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Garmin Forerunner 405CX: Several runs later

February 2, 2010

This is the third part of my iterative review of the Garmin Forerunner 405CX (all leading up to a more comprehensive single-post review); click on the links for parts one and two of the review. I’ve been using the device for a couple of weeks, so I’m getting more used to how it works and what it can do.

Holly (who is also blogging her run-up to the Paris Marathon, here) posed a question on a previous post:

Hi there – just wondering if you’ve found that you’re suddenly running any faster with the Garmin? I find that there’s quite a big difference (especially on longer runs) between a route measured on an online map compared to a route measured on GPS. It’s obvious why this would be, but just wondered if you noticed a significant difference? I feel like although I may have technically run 10 miles according to the GPS, say, a 10 mile race may actually be a fair bit longer.

I’d read elsewhere that there are sometimes some issues with the accuracy of the distance measurements provided by GPS. For example, I’m sure a distance-measuring organisation (involved in certifying the distance of races) advertises a statistic around how many measurements are inaccurate compared with the measurements produced by their specialist teams. As would be typical, I can’t find that reference anywhere for the life of me now…

Rather than racing an officially measured course, or trying to measure a running route on MapMyRun, verify the measurement by driving it and then run it with the Garmin I decided that taking the device out on the same route a couple of times would give a good indication of its accuracy.

If I’m doing a tempo run, I’ll typically take a circuit of Abingdon which will, all in, come out as pretty much exactly 11.5k according to MapMyRun. Obviously, there will always be some variation in this depending on the line taken (e.g. which side of the road, where I crossed the road, etc.), but that shouldn’t add up to anything significant. So, over the past couple of weeks, I’ve done this run three times with the Garmin. Here are the details:

19 January 2010: distance – 11.57k; elevation gain – 153m

29 January 2010: distance – 11.7k; elevation gain – 139m

30 January 2010: distance – 11.62k; elevation gain – 80m

So, we’ve got a difference of 130 metres in distance and a rather startling 73 metres in elevation gain. If my route suddenly subsided by 73 metres, I would imagine that there would be a substantial number of Abingdon residents feeling pretty worried about the structural stability of their houses. The route elevation overlapped gives a clearer example of the extremes of this.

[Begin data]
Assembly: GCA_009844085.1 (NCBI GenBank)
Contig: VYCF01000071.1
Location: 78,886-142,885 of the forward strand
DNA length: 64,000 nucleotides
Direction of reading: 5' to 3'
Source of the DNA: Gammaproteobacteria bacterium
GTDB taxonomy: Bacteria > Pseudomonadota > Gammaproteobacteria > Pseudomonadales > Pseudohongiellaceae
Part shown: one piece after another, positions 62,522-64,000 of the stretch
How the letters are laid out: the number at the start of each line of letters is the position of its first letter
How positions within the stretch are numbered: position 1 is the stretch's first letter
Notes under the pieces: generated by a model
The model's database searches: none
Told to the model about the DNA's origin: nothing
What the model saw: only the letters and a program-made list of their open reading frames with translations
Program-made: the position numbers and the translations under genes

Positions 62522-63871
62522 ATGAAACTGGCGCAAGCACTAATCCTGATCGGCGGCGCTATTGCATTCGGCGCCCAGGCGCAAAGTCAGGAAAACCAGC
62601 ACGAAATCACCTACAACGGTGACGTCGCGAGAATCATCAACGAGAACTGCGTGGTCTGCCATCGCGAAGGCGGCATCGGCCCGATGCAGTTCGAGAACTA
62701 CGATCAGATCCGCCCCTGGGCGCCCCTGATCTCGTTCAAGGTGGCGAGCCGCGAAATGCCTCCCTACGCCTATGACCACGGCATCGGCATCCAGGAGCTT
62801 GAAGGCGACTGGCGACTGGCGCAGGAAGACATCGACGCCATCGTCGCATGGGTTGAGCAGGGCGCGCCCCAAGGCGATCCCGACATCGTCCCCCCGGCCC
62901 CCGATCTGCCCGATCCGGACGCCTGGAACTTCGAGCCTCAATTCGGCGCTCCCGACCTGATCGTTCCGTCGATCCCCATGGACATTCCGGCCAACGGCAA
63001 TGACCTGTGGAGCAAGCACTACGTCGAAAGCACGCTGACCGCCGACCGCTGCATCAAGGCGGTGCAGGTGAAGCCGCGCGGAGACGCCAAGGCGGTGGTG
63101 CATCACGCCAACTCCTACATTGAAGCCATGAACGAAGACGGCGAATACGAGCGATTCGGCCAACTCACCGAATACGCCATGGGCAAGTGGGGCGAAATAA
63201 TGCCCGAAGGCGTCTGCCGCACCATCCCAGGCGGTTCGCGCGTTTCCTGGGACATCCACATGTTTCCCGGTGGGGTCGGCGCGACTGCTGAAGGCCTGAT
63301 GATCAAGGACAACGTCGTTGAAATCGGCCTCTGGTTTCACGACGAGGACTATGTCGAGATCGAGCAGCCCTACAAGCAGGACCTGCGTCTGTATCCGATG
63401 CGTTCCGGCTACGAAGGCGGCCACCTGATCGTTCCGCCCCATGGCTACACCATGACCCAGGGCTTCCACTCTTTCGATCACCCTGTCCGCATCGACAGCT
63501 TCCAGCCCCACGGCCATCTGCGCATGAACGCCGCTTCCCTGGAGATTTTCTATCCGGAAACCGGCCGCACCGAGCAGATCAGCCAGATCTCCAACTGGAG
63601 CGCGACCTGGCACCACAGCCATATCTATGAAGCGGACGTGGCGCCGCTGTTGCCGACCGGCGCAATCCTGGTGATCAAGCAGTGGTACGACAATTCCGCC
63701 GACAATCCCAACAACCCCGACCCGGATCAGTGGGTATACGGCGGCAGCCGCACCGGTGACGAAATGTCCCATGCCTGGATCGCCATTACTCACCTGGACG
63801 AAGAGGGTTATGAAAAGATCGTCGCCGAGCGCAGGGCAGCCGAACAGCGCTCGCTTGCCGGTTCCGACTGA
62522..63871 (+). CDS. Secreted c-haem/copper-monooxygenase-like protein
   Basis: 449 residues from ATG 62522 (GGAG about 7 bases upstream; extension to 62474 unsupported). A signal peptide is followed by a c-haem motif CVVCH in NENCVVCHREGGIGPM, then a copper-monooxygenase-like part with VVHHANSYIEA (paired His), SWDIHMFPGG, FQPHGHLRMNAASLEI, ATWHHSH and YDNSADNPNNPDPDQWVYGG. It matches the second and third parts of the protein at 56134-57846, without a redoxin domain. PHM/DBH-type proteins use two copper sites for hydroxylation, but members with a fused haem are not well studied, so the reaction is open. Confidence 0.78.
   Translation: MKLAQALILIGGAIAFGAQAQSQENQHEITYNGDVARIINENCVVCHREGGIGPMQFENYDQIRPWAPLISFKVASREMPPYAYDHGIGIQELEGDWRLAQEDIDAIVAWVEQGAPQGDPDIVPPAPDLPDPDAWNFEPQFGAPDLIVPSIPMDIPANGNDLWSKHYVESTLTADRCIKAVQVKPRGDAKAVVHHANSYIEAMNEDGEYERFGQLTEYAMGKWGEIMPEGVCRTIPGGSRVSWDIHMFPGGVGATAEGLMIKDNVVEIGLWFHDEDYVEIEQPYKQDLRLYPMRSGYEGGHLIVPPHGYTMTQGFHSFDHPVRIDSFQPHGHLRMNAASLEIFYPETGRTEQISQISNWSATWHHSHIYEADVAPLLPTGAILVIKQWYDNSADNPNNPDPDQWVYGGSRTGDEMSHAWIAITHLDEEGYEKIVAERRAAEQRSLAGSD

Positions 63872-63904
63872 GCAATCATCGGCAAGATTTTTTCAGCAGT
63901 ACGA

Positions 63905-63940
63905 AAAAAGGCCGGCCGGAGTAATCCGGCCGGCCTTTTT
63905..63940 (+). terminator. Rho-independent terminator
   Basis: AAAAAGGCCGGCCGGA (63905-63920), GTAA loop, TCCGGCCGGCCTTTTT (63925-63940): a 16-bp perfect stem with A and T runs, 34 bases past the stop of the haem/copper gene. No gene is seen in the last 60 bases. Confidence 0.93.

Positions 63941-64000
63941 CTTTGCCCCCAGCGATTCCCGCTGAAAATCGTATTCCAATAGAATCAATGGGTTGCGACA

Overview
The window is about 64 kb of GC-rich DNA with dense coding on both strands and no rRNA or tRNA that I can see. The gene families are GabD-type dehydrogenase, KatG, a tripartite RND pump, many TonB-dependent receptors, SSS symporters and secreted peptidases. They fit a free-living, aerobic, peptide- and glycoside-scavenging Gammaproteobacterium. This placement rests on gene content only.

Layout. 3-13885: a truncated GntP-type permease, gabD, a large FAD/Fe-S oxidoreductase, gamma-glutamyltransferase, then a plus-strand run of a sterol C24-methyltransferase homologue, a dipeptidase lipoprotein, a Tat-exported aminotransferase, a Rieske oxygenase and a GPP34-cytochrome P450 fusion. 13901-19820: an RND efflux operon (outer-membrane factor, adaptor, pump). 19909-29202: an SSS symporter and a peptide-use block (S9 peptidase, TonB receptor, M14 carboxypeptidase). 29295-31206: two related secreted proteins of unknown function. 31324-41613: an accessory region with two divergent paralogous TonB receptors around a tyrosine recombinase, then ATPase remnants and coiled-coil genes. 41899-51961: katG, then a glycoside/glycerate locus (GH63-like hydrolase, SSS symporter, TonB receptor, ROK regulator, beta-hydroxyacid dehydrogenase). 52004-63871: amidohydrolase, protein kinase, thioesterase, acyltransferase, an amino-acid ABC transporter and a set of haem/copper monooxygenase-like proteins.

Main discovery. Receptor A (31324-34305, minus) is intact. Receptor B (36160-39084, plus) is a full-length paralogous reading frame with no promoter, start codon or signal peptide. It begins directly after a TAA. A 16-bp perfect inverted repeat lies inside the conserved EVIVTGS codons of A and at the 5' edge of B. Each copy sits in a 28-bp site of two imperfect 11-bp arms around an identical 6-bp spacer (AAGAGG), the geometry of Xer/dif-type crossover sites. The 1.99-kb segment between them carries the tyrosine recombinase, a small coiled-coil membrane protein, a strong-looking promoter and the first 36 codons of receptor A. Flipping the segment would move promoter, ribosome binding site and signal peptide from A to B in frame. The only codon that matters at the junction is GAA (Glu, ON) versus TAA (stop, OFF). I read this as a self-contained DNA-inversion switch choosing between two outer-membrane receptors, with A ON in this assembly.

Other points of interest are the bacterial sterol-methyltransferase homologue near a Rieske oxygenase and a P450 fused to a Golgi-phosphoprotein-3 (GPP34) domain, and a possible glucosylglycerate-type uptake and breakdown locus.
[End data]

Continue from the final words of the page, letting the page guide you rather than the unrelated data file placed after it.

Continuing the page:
A comparison of the elevation profile from three runs over the same course

Spot the difference: three runs, same course, rather different elevation profile according to the Garmin

So, returning to the issue of distance, let’s assume this route is precisely 11.5k. At its most, so far, that would put the Garmin out by 200 metres. That would give the device an accuracy tolerance of something like 0.0174%, or a potential to gain around 17.4 metres per kilometre.

According to Garmin themselves:

With the GPS accuracy the satellites can place your unit in a 15m radius around where you actually are 95% of the time with a clear view of the sky. From time to time your accuracy will drop. GPS works on ‘line of sight’. The the unit does not have a clear view of the sky, your accuracy will drop and sometimes you will lose reception altogether. This is because the signal cannot travel through solid objects.

There are, of course, challenges around giving the unit a clear view of the sky when it’s strapped to your wrist. However, GPS works on triangulation, for which you need at least three satellites in order to provide an accurate reading. Presumably, the accuracy of both the distance and the elevation relies on the strength of contact with those satellites. In which case, I would assume that the variations in the elevation profile above were a result of one or more of the satellites losing contact with the device.

Although Garmin Connect shows you the route you took on Google Maps, it doesn’t retrospectively cross-check the elevation and distance. That information may be provided if you map a run in Google and then import it into the Garmin, but I need to find out more about that. If anything, the lesson from this is probably to map a run and use the Garmin to judge your pace (although that may be a second or two off the reality).

5 Comments leave one →
  1. Wazza permalink
    February 4, 2010 11:55 am

    Hi Lewis, couple of comments. Firstly your latest run looks like a classic “hitting the wall” scenario. Hope you can avoid it for Paris.